Digest>Archives> June 2006

Beruwela (Barberyn) Lighthouse, Sri Lanka

By Preethi Burkholder


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Called the “finest island of its size in the world” by Marco Polo in 1292, Sri Lanka nestles at the foot of India, with its balmy blue waters lapping along the coast. I have traveled extensively throughout Sri Lanka, exploring many hidden corners the exotic island has to offer. Few places however could match the beauty and seclusion offered by Beruwela (Barberyn) Island, home to the Beruwela (Barberyn) Lighthouse.

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Beruwela or Barberyn Lighthouse is located in one of the most breathtaking places in Sri Lanka. It is a slice of paradise nestling in the Indian Ocean. The name of the town “Beruwela” has an interesting history to it. When the Arabs landed in the coastal town centuries ago, they docked their boats here. “Be” in the local Sinhala language means “unloaded,” and “Ruwela” means “catamaran.” Hence “Beruwela” is derived to mean “where the sail boats were unloaded.”

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Beruwela is an intimate fishing town located in the southwestern shores of Sri Lanka. It is a peaceful town and is a popular place for tourists to get away, especially during the winter months in their home countries. It offers a tropical, warm climate and a beautiful coast. Beruwela is about a 45-minute drive from Colombo, the location of the international airport.

Catamarans are found in abundance and seafood delights are plentiful. Hotels are available to suit all wallets, Ayurveda spas are plentiful, and you will never run out of things to do.

Getting to the Lighthouse Island

Once in Beruwela I inquired from hotels or locals about organizing a boat ride. It is an exciting ten-minute boat ride to get to the island. Most places offer this service for a reasonable charge ranging from $8-$15.

The Beruwela Lighthouse is located on an island and is not land accessible. In essence, it is in an island within the island of Sri Lanka. As you approach Beruwela, in the distance you can see the island, full of greenery, and a small white steeple jutting through the trees. The steeple, of course, is the lighthouse tower.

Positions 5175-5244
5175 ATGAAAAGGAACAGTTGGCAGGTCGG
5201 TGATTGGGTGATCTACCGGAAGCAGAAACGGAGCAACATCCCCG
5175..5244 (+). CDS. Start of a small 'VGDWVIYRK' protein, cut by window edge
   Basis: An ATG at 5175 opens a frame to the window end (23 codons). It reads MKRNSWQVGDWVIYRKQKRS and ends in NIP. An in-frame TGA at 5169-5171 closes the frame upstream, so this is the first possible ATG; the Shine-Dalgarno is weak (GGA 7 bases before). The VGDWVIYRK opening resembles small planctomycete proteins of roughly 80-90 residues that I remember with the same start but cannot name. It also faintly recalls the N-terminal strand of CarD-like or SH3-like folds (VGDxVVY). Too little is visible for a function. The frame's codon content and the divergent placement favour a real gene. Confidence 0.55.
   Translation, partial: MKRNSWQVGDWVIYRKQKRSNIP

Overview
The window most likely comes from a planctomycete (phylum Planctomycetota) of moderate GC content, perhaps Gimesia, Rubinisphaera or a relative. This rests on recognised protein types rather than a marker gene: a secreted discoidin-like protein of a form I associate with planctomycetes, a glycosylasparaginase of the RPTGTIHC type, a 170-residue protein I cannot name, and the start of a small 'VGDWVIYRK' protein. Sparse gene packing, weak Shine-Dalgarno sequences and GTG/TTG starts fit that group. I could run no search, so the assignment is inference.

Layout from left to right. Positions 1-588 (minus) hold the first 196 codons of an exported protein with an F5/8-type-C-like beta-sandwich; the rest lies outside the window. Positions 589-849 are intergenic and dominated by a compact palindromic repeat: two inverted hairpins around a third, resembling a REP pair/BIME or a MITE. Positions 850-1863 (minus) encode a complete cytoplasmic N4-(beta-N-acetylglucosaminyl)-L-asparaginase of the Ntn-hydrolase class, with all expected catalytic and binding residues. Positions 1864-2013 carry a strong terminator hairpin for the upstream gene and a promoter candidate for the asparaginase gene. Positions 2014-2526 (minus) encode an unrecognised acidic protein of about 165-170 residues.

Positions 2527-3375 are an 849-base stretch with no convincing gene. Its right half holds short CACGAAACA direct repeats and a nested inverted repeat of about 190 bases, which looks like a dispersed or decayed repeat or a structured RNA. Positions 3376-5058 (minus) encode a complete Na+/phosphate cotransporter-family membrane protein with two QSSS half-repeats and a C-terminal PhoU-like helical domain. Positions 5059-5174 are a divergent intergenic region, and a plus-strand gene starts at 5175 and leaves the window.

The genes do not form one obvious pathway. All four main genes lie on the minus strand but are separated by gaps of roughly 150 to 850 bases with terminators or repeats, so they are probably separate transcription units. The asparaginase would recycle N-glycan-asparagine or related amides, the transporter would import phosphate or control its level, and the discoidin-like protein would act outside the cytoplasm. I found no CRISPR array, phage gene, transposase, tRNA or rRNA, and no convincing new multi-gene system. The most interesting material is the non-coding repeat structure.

From a distance the island looked quite small. Once I arrived there however, I realized that it is fairly large, perhaps eight acres or so. It is about 20 feet above sea level and is inhabited by the five lighthouse keepers whose job is to maintain the graceful structure.

Seventy-five percent of the Barberyn Island is covered with coconut trees, plumeria flowers, mango trees, cashew trees, and the cooling buffalo grass. A weed known as “Habarala Leaves” seems to have taken over much of the vegetation. Habarala is a large leaf that some locals use as an “umbrella” when it rains. It is also used to decorate indigenous healing ritual sites.

At the Barberyn Island however, Habarala seems to be the unwanted weed. There are also exotic birds roaming the island. It is ideal to have a picnic or meditate.

The island has what I would call the “front side” and the “rear.” The boat arrived in the rear. I had to walk along a circular gravel path to get to the lighthouse, which is in the front side. The front side of the island is exposed to the sea while the rear is exposed to land.

A Green Island

The Beruwela Lighthouse Island is essentially a green island and has largely been left undisturbed. The following are the only visible manmade structures at the Beruwela Lighthouse Island as of April 2006:

1. The lighthouse